As far as the DNR not knowing the long term effects of endothol or the chemical I will talk to them more about this as I am not sure they all had time to respond at our meeting.

I have spent a few hours trying to find long term studies on the internet from unbiased sources but unbiased people have no reason to do a study. ya know what I mean ?

You can find tons of information on LAB studies of Endothal on the Web and EPA. According to the EPA and other reliable sources the chemical is the safest when tested in the lab, "the chemical itself, will not kill fish" and when applied properly is safe according to the EPA.

ltr

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Hookey

In case anyone is interested in more information on Minnesotans for Healthy Lakes. You can find them on a direct link from the chemical companies website, killakeweeds. Surprised ?

As well as a copy of SF506 and sample letters they sent in support of the bill.

Minnesotans for Healthy Lakes MHL Talking Point Summary

March 22, 2006

1.) MHL was formed by lakeshore property owners due to concern over DNR practices regarding management of aquatic vegetation and algae, especially nuisance/invasive species

2.) Repeated meetings and correspondence with DNR to understand their concerns and to express ours, have transpired

3.) When the proposed rules were revealed in December, 2005, they contained none of the provisions presented by MHL and other constituents.

4.) The new rules were applied in the field in 2004 and 2005 even though the changes have not gone through the rule-changing process, which started officially in December, 2005

5.) We believe that these new rules continue to provide over-protection to invasive species, thus allowing them to continue to spread across an ever-increasing number of Minnesota lakes.

6.) In addition, while making it even more difficult to maintain clear and clean shorelines, these proposed rules will lead to increased non-permitted and non-regulated shoreline management (“vigilantes”)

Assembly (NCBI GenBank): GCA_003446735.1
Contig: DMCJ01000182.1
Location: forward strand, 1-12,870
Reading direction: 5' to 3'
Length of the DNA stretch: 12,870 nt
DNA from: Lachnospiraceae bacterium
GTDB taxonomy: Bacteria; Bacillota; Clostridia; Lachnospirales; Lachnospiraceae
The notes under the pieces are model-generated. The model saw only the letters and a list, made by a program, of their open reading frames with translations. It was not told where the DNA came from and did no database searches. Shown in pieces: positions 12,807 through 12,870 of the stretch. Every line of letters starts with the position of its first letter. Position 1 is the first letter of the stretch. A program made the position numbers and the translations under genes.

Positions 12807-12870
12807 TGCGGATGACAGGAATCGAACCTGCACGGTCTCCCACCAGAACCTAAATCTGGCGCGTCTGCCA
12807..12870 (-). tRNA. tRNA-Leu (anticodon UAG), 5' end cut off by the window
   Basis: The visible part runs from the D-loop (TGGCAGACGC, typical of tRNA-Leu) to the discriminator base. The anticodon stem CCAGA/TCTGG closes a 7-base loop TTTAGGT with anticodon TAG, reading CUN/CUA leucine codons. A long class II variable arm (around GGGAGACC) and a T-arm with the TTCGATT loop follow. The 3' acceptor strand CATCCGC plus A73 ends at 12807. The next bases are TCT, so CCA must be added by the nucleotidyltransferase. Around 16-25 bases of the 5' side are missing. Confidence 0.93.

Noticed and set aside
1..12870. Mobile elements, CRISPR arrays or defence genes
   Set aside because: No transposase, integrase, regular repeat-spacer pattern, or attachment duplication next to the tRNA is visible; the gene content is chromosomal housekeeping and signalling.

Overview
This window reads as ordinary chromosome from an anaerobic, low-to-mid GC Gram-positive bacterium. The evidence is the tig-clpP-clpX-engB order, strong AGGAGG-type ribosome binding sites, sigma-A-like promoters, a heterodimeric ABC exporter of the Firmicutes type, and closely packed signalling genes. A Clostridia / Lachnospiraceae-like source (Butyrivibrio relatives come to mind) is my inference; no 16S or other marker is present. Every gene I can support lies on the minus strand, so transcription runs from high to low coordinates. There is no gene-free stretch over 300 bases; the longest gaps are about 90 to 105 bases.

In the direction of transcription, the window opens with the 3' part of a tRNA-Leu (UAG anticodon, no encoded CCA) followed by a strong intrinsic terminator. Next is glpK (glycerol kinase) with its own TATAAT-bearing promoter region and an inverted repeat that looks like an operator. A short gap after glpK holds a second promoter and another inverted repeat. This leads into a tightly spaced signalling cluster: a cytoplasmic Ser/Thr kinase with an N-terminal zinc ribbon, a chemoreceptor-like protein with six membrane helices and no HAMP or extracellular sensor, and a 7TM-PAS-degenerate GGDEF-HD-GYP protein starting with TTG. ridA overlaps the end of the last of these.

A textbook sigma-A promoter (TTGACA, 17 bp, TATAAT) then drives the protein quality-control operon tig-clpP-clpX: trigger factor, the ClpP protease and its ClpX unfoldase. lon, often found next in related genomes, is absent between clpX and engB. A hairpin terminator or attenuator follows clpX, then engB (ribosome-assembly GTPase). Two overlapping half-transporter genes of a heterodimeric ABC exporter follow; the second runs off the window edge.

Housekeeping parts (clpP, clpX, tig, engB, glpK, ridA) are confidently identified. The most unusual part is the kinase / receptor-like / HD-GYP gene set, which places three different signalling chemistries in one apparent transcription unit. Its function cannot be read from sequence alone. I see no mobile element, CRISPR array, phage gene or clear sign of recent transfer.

7.) These new, more restrictive rules will require a higher level of DNR inspection and enforcement of routine permit applications, while the threat of new invasive species (e.g., zebra mussels, the next generation of Eurasian Water milfoil, etc.) comes into our state with inadequate attention by the limited DNR staff.

8.) MHL is appealing to our state legislators to represent the interests of Minnesota lakeshore property owners to enable them to maintain their shorelines in a clean and healthy state. A fairer balance between the interests of the general public, and lakeshore property owners, is requested. Property values are at stake!

9.) In addition, we are asking our legislators to require future proposed rule changes to be submitted and approved by the appropriate committees of both houses. Greater legislative oversight is needed.

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Team Otter

Hookey,

Thanks for posting the additional information.

Send me an e-mail when you have a chance.

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Team Otter

Received this e-mail from Jacquelyn Bacigalupi, Region 4 Habitat Specialist, MN DNR, yesterday. She was also in attendance at Gander Mountain on Tuesday, February 5.

Thanks for organizing a good discussion last week. We appreciate

hearing from the angler in forums such as these, and I will bring your

concerns up as our APM rule revision continues. The DNR has been

attempting to make rule changes in the current revisions to reduce the

amount of vegetation allowed for destruction at properties, and prevent

large stretches of denuded sediments. As you may be aware, rule

revisions only happen about every decade or so, so this is an opportune

time to get involved.

You as an organized group of angler have more power than I do in

getting your positions heard and incorporated into rules regarding

aquatic plant removal. I encourage you to stay involved.

Here is the website for the current rule revision:

http://www.dnr.state.mn.us/input/rules/apm/index.html

look under process for current status: The DNR is currently in the